In this issue: Easy Riders, Collaborative Air Force, SVN 64 and Take Two for Russia
1. EASY RIDER
Milwaukee, Wisconsin USA
√ Not only has century-old American motorcycle manufacturer Harley Davidson used consumer focus groups for the first time to develop its newest “hogs,” it has responded to customers with a voice-activated touch-screen GPS unit, the first on a production model. Now the Easy Riders don’t have to wend their way to trouble, they can ask their chopper where to go.
Dayton, Ohio USA
√ Want to solve some knotty problems? The 711th Human Performance Wing at Wright-Patterson Air Force Base has set up an online collaborative platform to crowd-solve technical challenges. It’s aimed at science, technology, and engineering-oriented adults and older teenagers. Project 3 — coming soon — asks you to target the precise coordinates within the GPS constellation to launch the newest IIF.
3. SVN 64
Cape Canaveral, Florida USA
√ The fifth GPS IIF, SVN 64, is scheduled to take a ride on a Delta 4 launcher on October 17. Meanwhile, U.S. Air Force engineers are testing a new charging method that could reduce the rate of battery degradation and extend the life of the older IIRs and IIR-Ms, which make up 60 percent of the GPS constellation.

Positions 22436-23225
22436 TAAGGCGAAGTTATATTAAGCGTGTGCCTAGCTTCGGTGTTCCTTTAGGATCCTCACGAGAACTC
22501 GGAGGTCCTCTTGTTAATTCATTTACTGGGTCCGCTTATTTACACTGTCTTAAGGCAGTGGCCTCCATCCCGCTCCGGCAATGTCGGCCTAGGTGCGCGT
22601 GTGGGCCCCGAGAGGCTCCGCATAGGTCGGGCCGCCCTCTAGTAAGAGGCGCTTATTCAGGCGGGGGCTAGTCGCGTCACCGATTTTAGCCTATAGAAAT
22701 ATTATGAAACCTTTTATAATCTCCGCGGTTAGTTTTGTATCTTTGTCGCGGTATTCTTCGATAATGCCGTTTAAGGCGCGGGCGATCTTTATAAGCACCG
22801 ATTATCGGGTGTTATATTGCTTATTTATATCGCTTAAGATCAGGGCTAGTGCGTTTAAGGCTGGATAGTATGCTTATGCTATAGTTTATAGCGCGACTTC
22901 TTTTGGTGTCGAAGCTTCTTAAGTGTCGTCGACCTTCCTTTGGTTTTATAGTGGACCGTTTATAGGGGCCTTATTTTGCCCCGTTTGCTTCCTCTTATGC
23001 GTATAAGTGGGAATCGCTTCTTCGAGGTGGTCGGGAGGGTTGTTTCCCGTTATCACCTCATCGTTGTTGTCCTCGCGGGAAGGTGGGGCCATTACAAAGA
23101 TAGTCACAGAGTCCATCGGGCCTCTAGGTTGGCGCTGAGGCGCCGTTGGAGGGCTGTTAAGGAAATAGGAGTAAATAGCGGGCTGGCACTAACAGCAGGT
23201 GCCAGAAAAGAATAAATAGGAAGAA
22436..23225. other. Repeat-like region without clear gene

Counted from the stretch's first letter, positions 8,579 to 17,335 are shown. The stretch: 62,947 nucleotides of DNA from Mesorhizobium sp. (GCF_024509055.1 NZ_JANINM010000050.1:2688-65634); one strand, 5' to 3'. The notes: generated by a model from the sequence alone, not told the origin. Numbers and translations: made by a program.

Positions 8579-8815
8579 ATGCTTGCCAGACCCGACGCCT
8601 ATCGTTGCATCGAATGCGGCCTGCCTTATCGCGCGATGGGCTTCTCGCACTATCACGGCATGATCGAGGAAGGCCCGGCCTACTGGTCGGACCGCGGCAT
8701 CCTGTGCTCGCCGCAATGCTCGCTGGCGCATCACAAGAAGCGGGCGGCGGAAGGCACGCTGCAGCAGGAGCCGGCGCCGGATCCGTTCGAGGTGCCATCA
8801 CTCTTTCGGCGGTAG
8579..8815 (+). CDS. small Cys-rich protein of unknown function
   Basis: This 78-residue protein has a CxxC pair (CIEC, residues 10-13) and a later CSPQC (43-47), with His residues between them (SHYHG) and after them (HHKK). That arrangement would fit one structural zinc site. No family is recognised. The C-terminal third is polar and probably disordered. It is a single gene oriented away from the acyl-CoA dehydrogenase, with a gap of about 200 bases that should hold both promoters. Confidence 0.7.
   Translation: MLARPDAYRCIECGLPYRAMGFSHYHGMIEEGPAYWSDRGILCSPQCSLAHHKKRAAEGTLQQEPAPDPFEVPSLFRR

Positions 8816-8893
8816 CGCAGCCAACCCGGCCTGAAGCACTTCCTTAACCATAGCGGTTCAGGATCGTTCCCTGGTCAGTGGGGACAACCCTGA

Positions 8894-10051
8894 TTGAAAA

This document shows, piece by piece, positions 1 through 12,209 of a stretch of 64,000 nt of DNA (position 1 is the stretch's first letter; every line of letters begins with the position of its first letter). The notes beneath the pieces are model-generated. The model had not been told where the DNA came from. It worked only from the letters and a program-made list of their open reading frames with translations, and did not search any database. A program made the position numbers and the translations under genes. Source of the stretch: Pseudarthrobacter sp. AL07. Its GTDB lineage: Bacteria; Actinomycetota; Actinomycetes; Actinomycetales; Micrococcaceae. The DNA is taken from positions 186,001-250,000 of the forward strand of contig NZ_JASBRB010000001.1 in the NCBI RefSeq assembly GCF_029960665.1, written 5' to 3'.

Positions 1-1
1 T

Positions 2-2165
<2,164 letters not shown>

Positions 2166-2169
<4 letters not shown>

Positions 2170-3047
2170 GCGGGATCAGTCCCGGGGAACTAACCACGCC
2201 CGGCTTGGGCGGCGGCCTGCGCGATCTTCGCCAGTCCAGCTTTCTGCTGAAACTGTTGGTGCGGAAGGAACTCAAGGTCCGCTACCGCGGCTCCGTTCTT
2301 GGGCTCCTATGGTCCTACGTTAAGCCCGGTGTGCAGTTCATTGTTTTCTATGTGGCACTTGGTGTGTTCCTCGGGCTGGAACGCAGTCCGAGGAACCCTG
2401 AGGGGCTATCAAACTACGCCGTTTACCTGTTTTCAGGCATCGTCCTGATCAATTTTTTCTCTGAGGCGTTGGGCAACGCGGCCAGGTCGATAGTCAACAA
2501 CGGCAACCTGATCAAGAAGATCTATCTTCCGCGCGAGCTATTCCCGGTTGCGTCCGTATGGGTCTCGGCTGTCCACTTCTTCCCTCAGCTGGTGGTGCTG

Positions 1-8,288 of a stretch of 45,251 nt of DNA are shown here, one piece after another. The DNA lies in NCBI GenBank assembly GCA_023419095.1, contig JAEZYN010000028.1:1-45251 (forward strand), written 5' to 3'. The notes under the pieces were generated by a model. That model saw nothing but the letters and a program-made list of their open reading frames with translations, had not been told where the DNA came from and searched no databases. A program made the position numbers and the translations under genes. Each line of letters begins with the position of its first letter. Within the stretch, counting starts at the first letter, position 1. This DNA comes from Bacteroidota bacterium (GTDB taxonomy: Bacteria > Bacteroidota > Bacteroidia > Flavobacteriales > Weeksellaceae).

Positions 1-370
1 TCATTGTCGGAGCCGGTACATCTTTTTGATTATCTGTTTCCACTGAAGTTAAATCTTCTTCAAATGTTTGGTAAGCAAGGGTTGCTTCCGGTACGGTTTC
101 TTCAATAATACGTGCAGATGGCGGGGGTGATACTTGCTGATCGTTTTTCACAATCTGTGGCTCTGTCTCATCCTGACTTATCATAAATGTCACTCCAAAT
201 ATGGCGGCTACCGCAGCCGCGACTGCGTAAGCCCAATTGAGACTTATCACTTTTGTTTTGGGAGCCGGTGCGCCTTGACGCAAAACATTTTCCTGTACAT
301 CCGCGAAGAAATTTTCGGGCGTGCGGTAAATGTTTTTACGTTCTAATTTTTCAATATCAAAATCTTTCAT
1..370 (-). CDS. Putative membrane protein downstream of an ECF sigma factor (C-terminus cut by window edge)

4. TAKE TWO
Plesetsk Cosmodrome, Russia
√ After the July 2 loss of three GLONASS-M satellites, Russia temporarily grounded the Proton launcher, and decided to send up two replacement SVs using the trusty Soyuz. Uragan/GLONASS-M 39 and 40 are scheduled to go up in September and October from Plesetsk Cosmodrome. Meanwhile, three senior managers at the space agency’s TsNIIMash, Central Institute for Machine Building, have been axed and charged in a continuing GLONASS corruption scandal.
5. KOREA’S OWN
Sejong City, Korea
√ On September 2, South Korea’s Yonhap news agency announced plans for the country’s own satellite-based augmentation system (SBAS). The open service will reduce the margin of error from the current 37 meters to 1 meter, it said. The Ministry of Land, Infrastructure, and Transport will start work in 2014 and expects to complete the system by 2018.
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